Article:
- Marie-Eve Hildbrand’s first documentary feature film is a personal and moving picture which places humans and their fragilities centre stage
Healers, the first full-length documentary by Swiss director Marie-Eve Hildbrand, triumphed in the 2018 Migros Culture Percentage’s prestigious Swiss documentary film competition (480,000 Swiss francs) when it was still in the project phase, a substantially encouraging outcome which helped the director to develop her project in the best possible conditions. The result, which won over the selection committee of the Visions du Réel Festival where it is currently battling it out in the National Competition (having also opened the 2021 edition of the event), is a personal and touching picture which places human beings and their fragilities centre stage.
After calling upon her father in the name of her short film La petite photo des seins de ma mère faite par mon père, Marie-Eve Hildbrand has opted to repeat the experience, choosing him as the protagonist, or rather the common thread, of her first feature film Healers. The movie charts the final moments of his career as a GP in a rural setting, focusing on his surgery as a place where people can reveal their weaknesses - a vital need for our bodies as well as our minds, which is often side-lined in favour of an increasingly pervasive emphasis on performance. Marie-Eve Hildbrand certainly wasn’t wrong about her father’s powerful presence on screen. Both modest and incredibly precise in his speech, this doctor who is edging ever closer to retirement moves us with his empathy and with his mischievous eyes which contemplate patients without judgement. In direct contact with human beings and all their weaknesses, the doctor finds himself confronted, on a daily basis, with those aspects setting us apart as individuals: our emotions and the way in which we relate to others. It’s an interest shared by both father and daughter despite the different paths they have chosen, for whilst the film might have provided Marie-Eve Hildbrand with an opportunity to get to know her father in a different way, as a doctor and all that comes with it – never-ending work hours, responsibilities towards his patients, etc. – it also allowed her to widen her discourse to cover the matter of care more broadly. Indeed, Healers unfolds along several key lines: it’s the personal story of the director’s father, but it also follows the daily lives of a small group of medical students and the healers who work outside of (or in parallel to) traditional circles of western medicine.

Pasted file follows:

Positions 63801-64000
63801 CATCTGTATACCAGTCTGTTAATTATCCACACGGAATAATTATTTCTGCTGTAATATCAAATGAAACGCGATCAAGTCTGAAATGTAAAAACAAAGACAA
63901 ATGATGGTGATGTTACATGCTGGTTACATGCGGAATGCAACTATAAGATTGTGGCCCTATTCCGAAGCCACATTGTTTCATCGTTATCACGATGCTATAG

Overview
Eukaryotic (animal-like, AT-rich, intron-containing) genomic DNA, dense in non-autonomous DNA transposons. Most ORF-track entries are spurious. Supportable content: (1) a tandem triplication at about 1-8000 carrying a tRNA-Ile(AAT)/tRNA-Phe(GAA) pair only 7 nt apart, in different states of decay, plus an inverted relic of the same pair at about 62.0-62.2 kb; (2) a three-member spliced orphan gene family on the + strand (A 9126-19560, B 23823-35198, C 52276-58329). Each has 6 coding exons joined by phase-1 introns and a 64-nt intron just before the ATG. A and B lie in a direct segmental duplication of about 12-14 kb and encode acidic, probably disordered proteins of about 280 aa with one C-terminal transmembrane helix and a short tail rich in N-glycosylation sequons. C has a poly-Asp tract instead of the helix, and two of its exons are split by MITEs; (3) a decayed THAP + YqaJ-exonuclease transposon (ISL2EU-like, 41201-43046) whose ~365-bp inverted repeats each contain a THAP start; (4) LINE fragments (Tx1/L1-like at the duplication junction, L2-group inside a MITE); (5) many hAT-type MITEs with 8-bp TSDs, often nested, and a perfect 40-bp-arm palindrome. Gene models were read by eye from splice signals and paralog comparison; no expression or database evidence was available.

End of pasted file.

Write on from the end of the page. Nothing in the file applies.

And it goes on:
Besides investigating different approaches, the film explores the concept of "care" itself, the invisible yet mighty link which is forged between caregivers and their patients, and which plays a central role in the healing process. Will the stress resulting from the ever-growing burden of responsibilities weighing down upon doctors allow them to continue forging such vital links, or have they reached breaking point? And if medicine is reduced to a set of automatic actions, could we still speak of it as care? Without trying to provide any answers, the film asks a series of questions about humanity in all its wonderful complexity.
(Translated from French)
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